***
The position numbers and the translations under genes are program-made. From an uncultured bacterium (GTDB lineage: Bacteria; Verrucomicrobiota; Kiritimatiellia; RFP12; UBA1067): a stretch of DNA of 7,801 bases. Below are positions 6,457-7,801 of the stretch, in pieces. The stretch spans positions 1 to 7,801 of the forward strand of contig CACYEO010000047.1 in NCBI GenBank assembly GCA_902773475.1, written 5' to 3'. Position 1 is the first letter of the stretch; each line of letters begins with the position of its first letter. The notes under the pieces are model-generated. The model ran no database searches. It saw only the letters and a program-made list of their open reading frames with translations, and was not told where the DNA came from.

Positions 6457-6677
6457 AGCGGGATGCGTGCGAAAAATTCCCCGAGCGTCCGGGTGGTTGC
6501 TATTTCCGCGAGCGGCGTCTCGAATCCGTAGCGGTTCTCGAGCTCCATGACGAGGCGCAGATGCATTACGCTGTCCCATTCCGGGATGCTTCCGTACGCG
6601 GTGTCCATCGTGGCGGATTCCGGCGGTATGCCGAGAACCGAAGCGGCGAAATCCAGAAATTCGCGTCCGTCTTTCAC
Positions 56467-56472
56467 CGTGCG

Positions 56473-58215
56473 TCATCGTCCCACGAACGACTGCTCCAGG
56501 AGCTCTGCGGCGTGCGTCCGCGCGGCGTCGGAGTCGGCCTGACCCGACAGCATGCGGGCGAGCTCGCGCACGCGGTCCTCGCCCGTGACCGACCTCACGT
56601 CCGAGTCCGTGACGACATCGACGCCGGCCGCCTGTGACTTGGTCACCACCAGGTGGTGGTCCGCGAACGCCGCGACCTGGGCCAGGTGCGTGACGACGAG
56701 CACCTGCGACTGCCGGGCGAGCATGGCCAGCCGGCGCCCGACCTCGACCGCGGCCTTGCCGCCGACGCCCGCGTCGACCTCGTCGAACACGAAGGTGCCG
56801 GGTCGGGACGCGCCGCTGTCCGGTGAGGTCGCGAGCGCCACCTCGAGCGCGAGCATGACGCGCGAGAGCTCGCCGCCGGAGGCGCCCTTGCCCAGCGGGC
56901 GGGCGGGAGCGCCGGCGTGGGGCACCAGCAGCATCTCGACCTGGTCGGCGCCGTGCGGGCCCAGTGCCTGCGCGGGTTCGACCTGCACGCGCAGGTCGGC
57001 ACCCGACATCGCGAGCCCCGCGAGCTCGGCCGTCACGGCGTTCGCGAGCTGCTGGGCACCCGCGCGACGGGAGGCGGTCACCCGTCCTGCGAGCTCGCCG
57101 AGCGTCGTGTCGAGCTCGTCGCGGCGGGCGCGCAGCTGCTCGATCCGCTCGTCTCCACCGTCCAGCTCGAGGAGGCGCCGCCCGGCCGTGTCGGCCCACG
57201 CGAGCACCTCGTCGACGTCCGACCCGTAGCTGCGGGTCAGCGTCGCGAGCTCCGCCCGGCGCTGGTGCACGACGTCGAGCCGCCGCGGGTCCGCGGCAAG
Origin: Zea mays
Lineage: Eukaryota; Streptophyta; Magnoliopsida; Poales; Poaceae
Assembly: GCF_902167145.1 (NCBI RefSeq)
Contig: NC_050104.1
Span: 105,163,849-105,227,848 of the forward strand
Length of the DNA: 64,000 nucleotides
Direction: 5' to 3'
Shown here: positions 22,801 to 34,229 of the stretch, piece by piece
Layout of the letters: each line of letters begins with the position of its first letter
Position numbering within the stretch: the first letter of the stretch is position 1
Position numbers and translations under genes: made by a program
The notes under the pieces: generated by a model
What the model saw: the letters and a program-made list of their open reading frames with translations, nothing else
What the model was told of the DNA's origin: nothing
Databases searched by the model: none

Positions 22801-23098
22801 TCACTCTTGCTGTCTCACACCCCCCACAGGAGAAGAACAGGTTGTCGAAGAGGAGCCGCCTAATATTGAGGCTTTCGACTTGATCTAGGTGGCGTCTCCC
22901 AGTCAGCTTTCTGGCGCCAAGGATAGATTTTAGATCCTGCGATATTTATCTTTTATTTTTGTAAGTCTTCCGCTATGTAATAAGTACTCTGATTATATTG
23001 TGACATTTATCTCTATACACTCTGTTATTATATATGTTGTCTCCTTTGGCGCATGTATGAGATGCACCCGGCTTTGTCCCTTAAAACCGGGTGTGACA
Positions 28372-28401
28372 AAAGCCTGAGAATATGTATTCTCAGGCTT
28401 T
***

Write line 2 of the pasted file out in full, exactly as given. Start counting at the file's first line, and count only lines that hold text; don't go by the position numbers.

Positions 6457-6677